Montefalco

Montefalco St. Clare of Montefalco, sometimes known as St. Clare of the Cross, was born in Montefalco and died there in 1308. The town has been actively settled since the times of the Umbri. It has been under the successive domination of the Romans, Lombards, being called Coccorone in the Middle Ages. In 1249 it was sacked by Frederick II, but was soon rebuilt with the modern name. from the 13th century it had been a free comune under the domination of local nobles and merchants, but later, as with many other Umbrian locales, the comune gave way to government by a Signoria — in this case, that of the Trinci from the nearby Foligno (1383-1439). In 1446 it fell under the rule of the Papal States where it remained until the unification of Italy in 1861. Montefalco today has several churches, some in the Romanesque, some in the Gothic and some in the Renaissance style. Historically, the most important is the church of San Francesco, which is now the town’s museum, and, given its collection of art and artifacts, one of the most important museums in Umbria. The church is notable for its fresco cycle on the life of St. Francis, from the Florentine artist Benozzo Gozzoli (1450-1452). Other artists represented in the museum include Perugino, Melanzio, Pier Antonio Mezzastris, Antoniazzo Romano and Tiberio d’Assisi. Among the other churches found inside and outside the town walls are Sant’Agostino, Santa Clara, Santa Illuminata and San Fortunato, the latter, built in the 4th century over the tomb of Fortunatus of Spoleto and renovated in 15th century, had frescoes by Gozzoli and Tiberio d’Assisi.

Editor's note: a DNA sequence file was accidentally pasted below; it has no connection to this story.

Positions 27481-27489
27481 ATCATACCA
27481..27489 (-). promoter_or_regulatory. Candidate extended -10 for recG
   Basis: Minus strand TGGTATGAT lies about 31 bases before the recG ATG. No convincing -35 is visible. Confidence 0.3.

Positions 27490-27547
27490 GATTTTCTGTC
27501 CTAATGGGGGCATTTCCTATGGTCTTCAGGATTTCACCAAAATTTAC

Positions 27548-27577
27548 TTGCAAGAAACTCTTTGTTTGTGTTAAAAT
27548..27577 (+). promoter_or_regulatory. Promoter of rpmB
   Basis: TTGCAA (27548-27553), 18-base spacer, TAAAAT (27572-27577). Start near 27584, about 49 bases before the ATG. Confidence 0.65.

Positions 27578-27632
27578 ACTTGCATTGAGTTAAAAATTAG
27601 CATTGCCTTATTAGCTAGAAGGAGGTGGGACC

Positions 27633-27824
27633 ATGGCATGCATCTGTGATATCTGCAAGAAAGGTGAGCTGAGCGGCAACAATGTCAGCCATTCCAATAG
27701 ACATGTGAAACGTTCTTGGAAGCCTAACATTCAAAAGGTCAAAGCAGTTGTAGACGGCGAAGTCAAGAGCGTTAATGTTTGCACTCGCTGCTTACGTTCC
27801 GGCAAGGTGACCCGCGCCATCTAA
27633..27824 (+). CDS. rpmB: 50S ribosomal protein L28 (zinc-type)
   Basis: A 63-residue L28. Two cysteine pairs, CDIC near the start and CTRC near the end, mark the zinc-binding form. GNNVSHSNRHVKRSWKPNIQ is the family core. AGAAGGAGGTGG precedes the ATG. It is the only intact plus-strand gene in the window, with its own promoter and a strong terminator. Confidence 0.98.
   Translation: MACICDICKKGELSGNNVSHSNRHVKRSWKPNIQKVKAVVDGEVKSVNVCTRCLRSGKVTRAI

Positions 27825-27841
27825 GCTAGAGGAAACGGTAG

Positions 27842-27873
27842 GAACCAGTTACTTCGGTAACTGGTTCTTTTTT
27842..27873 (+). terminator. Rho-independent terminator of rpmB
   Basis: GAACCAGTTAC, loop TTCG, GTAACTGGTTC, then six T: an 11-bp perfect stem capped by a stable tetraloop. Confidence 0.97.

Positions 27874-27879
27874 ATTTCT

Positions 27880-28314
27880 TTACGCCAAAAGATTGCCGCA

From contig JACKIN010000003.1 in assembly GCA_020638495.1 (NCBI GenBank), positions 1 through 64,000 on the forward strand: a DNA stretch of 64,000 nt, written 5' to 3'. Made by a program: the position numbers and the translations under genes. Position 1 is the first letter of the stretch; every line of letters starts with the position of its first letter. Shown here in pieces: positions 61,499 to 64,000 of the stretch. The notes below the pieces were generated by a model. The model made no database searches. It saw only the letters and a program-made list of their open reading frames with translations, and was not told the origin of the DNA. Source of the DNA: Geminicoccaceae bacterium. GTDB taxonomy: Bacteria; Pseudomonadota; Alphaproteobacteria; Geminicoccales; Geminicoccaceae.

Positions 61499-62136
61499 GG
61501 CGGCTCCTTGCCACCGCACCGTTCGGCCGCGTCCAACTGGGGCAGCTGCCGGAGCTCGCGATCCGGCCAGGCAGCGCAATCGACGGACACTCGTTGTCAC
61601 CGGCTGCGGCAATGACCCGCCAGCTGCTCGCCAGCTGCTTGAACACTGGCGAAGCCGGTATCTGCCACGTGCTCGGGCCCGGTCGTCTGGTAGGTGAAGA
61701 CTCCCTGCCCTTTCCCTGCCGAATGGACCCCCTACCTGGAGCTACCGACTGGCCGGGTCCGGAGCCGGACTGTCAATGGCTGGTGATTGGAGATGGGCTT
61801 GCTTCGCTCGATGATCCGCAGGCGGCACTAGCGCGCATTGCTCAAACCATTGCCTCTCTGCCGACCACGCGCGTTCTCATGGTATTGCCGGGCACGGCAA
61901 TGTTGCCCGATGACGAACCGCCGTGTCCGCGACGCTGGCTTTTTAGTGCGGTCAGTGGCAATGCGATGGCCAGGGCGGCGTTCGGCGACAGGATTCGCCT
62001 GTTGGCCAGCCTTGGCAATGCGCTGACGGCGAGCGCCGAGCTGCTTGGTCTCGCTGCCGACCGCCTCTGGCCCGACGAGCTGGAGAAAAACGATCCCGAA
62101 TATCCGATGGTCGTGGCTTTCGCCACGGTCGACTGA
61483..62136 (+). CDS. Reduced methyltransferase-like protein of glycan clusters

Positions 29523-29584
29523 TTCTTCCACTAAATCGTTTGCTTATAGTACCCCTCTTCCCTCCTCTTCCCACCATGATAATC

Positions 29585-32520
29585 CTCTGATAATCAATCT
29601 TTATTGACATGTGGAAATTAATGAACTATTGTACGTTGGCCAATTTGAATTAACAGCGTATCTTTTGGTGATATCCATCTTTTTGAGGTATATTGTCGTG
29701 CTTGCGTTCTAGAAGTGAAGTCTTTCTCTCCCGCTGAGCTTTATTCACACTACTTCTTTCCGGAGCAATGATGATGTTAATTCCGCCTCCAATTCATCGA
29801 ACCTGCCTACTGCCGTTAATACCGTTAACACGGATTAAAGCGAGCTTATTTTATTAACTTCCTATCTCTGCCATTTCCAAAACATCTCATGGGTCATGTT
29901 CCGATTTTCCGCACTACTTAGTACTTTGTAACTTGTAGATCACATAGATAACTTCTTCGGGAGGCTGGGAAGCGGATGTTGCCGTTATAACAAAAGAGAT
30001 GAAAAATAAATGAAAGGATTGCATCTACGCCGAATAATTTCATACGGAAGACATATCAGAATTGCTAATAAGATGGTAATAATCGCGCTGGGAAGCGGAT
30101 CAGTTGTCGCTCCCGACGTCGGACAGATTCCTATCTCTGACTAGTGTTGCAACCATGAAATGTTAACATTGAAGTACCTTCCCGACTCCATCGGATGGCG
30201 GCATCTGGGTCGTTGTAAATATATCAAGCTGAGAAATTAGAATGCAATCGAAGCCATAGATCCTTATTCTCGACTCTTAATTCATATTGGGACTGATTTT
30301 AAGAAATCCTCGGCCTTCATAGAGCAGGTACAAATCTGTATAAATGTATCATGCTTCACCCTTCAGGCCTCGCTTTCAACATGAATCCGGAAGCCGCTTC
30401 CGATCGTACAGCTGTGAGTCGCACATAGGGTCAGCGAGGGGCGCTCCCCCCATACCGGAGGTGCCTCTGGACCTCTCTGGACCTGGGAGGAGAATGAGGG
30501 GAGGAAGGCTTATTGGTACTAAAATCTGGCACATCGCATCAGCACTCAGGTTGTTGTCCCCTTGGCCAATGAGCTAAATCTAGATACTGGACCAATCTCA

Leave a Reply

Fill in your details below or click an icon to log in:

WordPress.com Logo

You are commenting using your WordPress.com account. Log Out / Change )

Twitter picture

You are commenting using your Twitter account. Log Out / Change )

Facebook photo

You are commenting using your Facebook account. Log Out / Change )

Google+ photo

You are commenting using your Google+ account. Log Out / Change )

Connecting to %s

%d bloggers like this: